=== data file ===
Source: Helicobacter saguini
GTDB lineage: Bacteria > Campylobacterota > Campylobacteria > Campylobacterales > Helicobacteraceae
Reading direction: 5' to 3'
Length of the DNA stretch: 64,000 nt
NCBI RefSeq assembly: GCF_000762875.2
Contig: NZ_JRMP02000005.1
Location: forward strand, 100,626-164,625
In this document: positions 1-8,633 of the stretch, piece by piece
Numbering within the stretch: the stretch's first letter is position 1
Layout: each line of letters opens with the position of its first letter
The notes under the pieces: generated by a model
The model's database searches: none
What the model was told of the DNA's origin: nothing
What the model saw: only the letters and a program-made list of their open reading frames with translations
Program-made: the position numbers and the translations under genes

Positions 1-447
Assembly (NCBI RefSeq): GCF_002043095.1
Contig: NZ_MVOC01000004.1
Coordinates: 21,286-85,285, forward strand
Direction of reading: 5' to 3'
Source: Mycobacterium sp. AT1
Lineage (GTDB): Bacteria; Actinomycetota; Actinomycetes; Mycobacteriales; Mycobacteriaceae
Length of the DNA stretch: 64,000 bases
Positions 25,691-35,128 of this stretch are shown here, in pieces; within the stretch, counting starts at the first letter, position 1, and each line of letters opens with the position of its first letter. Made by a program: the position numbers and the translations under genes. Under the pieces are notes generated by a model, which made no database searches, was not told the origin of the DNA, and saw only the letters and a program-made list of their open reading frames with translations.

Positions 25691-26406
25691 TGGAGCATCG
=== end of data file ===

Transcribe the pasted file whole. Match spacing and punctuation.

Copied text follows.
Source: Helicobacter saguini
GTDB lineage: Bacteria > Campylobacterota > Campylobacteria > Campylobacterales > Helicobacteraceae
Reading direction: 5' to 3'
Length of the DNA stretch: 64,000 nt
NCBI RefSeq assembly: GCF_000762875.2
Contig: NZ_JRMP02000005.1
Location: forward strand, 100,626-164,625
In this document: positions 1-8,633 of the stretch, piece by piece
Numbering within the stretch: the stretch's first letter is position 1
Layout: each line of letters opens with the position of its first letter
The notes under the pieces: generated by a model
The model's database searches: none
What the model was told of the DNA's origin: nothing
What the model saw: only the letters and a program-made list of their open reading frames with translations
Program-made: the position numbers and the translations under genes

Positions 1-447
Assembly (NCBI RefSeq): GCF_002043095.1
Contig: NZ_MVOC01000004.1
Coordinates: 21,286-85,285, forward strand
Direction of reading: 5' to 3'
Source: Mycobacterium sp. AT1
Lineage (GTDB): Bacteria; Actinomycetota; Actinomycetes; Mycobacteriales; Mycobacteriaceae
Length of the DNA stretch: 64,000 bases
Positions 25,691-35,128 of this stretch are shown here, in pieces; within the stretch, counting starts at the first letter, position 1, and each line of letters opens with the position of its first letter. Made by a program: the position numbers and the translations under genes. Under the pieces are notes generated by a model, which made no database searches, was not told the origin of the DNA, and saw only the letters and a program-made list of their open reading frames with translations.

Positions 25691-26406
25691 TGGAGCATCG